Lindsay: May is hepatitis awareness month. Viral hepatitis affects over 4.4 million Americans. Let’s start with defining hepatitis and identifying some causes.
Dr. Arnold: Hepatitis is inflammation of the liver. There can be potential for serious liver damage. The three main viruses that cause hepatitis in our country are Hepatitis A, B, and C. They cause similar symptoms, but differ in the ways they are transmitted and how they affect the liver.
Lindsay: There were reports last week of a food service worker who may have exposed people to hepatitis A. Can you tell us more about that?
Dr. Arnold: Hepatitis A can be spread through food or water contaminated with fecal matter. The good news is that there is a vaccine to prevent hepatitis A available. Also, people with hepatitis A usually improve without treatment.
Lindsay: How is the transmission of hepatitis B and C different?
Dr. Arnold: Hepatitis C is usually transmitted though blood. Some examples could be sharing needles for drug use or a health care worker getting an accidental needle stick with infected blood.
Lindsay: How serious is it?
Dr. Arnold: Hepatitis B and C can become chronic, meaning that the disease stays in the body long-term. You can develop liver damage, liver cancer, or even die as a result. There is a vaccine available for prevention of hepatitis B but not currently one for hepatitis C.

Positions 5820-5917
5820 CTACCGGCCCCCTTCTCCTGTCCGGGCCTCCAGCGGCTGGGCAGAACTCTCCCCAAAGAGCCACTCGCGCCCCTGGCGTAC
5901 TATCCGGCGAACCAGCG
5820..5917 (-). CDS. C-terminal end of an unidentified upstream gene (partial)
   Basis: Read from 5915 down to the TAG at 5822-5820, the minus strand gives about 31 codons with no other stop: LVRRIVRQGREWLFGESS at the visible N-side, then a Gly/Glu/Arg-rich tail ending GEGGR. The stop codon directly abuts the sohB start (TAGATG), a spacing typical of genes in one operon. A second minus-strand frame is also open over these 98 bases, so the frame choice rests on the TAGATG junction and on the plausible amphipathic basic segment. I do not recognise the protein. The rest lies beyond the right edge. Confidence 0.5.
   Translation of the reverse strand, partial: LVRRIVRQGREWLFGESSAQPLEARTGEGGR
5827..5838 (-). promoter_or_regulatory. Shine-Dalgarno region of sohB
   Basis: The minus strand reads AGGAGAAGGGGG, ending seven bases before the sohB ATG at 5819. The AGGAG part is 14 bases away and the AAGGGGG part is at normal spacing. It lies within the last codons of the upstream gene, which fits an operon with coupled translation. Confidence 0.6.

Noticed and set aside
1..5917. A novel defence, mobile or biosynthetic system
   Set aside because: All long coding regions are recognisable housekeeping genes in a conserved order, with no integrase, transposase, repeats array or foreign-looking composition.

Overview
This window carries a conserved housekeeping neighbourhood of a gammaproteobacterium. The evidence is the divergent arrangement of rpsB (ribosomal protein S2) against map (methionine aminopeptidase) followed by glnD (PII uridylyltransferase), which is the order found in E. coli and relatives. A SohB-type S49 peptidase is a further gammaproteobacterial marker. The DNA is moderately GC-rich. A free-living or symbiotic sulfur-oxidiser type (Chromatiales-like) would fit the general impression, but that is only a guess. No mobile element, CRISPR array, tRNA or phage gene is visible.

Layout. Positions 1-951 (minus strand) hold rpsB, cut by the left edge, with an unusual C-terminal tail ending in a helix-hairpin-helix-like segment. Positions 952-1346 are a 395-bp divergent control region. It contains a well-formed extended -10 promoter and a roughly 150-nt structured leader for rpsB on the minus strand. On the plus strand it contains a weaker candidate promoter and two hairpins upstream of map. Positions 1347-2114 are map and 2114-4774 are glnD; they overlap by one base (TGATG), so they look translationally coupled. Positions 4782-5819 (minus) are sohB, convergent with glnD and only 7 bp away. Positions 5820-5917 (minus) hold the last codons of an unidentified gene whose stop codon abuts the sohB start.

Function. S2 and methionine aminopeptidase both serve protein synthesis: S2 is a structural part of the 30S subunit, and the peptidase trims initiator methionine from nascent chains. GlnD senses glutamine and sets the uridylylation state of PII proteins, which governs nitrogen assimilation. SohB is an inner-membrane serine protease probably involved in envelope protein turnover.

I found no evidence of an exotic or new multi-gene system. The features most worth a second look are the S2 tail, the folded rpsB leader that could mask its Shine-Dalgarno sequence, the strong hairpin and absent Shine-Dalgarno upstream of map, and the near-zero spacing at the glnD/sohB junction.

Lindsay: What do you think are some misconceptions about hepatitis?
Dr. Arnold: Many people don’t realize that hepatitis may not have any symptoms. People who have been infected may be symptom free for 20 or 30 years, even though there is damage to the liver. Up to 75 percent of people who have hepatitis C don’t know that they are infected.
Lindsay: Who are some of the people who should consider being tested for hepatitis C?
Dr. Arnold: The CDC recommends that baby boomers be tested for hepatitis C. People born between 1945-1965 are five times more likely to be infected with hepatitis C. Also, anyone who has ever used injectable drugs, or had a blood transfusion or organ transplant before 1992, should be tested. You can talk with your health care provider about your risk factors and potential need to get tested. There have been recent advances in the treatment of hepatitis C, so it is important to get diagnosed to improve your health.